The Isukha circumcised both boys and girls at puberty, and circumcision of boys is still an important cultural practice. Female circumcision is today outlawed in Kenya.

A day before circumcision, the initiates were taken to the river early in the morning, to be shaved and bathed. Song and dance accompanied the ceremonies, to encourage the initiates to stay strong and brave.

HoodNational Museums of Kenya

Seclusion period

After circumcision, the initiates were secluded for healing and training on community matters.

This grass-hood is a circumcision mask that would have been worn by initiates while in seclusion.

BindingNational Museums of Kenya


Marriage is an important and highly respected institution for the Isukha. It raises one’s status in the society. and anyone who fails to marry is looked down upon.

In the past the Isukha were polygamous, and men were accorded respect depending on the number of wives they had. The bride wealth was paid in the form of cattle, sheep, or goats.

CapeNational Museums of Kenya

The Isukha socio-political structure

Historically the Isukha political structure was based on the clan system. Each clan was ruled and headed by a clan head ('Omwami'). He served to unify the community, and presided over sacrifices, rituals and the blessing of warriors. The Isukha also had a war leader, called 'Omusesia', who coordinated all the military activities of the community.


The weeping stone of IlesiNational Museums of Kenya

Traditional religious beliefs and practices

The Isukha believed in a supreme being, Mukoye (also referred to as 'Were' or 'Omwami We Mumbo'), to whom they offered prayers and sacrifices at selected places such as under trees (Mukhumi and Lusiola) or at the famous crying stone of Ilesi (ikongamurwe).

DrumNational Museums of Kenya

The Isukuti dance

The Isukuti dance is a traditional dance performed among the Isukha and Idakho. It is a rapid dance accompanied by drumming of the isukuti drums from which the dance drives its name. Both men and women participate in this dance, usually led by a soloist. The dance is now popular amongst the entire Luhya community, and is inscribed by UNESCO in the world heritage list.

FiddleNational Museums of Kenya


This one-stringed instrument (fiddle) is made of wood from the mukorani tree. The resonator is covered with cowhide. It was made and played by men to accompany singing.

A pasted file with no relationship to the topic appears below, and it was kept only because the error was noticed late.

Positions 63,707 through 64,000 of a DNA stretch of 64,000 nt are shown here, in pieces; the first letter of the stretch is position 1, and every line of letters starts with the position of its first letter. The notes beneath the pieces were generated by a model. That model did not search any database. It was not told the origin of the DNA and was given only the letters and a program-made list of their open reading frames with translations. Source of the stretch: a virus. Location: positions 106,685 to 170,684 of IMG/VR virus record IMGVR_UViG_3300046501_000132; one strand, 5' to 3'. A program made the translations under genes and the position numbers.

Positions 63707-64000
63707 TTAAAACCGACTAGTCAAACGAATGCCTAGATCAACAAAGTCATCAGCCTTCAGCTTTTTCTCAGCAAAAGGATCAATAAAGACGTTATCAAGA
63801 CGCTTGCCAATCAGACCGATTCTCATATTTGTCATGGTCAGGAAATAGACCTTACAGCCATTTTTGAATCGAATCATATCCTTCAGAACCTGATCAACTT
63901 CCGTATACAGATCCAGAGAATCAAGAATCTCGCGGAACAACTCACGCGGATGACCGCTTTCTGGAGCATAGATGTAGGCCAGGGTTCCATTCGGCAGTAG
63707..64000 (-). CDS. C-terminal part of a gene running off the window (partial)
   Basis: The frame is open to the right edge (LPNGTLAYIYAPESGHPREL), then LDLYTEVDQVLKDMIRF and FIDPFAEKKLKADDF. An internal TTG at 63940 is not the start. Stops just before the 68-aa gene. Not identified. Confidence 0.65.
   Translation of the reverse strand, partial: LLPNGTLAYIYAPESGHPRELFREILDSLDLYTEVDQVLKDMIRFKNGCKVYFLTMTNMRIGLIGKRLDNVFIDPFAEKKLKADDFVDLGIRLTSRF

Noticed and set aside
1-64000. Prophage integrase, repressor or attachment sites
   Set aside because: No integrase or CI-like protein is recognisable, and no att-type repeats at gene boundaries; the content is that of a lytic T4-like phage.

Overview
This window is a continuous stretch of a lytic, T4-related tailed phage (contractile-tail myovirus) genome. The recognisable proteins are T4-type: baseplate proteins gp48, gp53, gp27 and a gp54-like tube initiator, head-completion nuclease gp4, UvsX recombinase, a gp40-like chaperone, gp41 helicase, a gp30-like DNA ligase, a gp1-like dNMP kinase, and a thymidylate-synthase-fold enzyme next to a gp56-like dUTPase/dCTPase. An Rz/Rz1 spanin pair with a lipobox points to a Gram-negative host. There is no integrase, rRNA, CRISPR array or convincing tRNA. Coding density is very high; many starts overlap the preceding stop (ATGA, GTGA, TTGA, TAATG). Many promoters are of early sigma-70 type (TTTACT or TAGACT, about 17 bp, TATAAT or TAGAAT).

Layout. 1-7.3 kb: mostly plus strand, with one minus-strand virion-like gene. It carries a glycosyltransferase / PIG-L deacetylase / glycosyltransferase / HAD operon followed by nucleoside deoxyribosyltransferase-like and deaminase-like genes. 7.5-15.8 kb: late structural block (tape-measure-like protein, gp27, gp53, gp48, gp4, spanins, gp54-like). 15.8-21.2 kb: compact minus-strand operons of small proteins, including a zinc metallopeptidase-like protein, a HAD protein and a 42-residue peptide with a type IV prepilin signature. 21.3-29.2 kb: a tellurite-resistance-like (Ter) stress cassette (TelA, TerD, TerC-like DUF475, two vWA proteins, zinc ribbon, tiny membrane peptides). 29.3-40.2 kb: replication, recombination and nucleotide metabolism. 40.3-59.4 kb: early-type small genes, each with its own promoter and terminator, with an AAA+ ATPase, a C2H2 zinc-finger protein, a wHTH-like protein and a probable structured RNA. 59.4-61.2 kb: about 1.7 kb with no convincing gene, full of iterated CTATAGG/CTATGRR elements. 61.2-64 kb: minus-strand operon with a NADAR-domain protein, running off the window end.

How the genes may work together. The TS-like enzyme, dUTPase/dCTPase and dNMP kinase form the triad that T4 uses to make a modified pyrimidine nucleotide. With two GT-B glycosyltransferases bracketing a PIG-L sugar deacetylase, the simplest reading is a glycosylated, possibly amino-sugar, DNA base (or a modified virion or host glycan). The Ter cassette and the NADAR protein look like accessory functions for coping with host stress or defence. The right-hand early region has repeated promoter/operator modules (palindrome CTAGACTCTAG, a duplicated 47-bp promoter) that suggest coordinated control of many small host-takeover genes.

SyphonNational Museums of Kenya


This is a straw made from bamboo and used by both men and women to drink busaa (local beer). Busaa is drunk from a communal pot during circumcision, marriage, dowry payment, and funerals, among other occasions. It is prepared from maize meal and finger millet fermented over a period of two weeks.

Lake TurkanaNational Museums of Kenya

Celebrating Kenya's communities today

Many of the cultural practices of the Isukha are still embraced today, but have been influenced by the changes in society. The heritage and culture of the Isukha community, along with the more than 44 communities in Kenya, continues to fascinate and inspire. The National Museums of Kenya invites everyone to celebrate the intangible cultural heritage of all communities which makes up this great nation. 

Credits: Story

Learn more about the National Museums of Kenya by visiting our website.

Exhibit Curator: Philemon Nyamanga, Cultural Heritage Department.

Bibliography and research
1. Fedders A, Salvadori C. Peoples and cultures of Kenya. Nairobi: Transafrica and London: Rex Collings, 1980.

Photography and Creative Direction: Gibson Maina and Muturi Kanini. Gibs Photography

Exhibit Layout: Barnabas Ngei, Brian Maina Kamau and Quinter Anduto.

Credits: All media
The story featured may in some cases have been created by an independent third party and may not always represent the views of the institutions, listed below, who have supplied the content.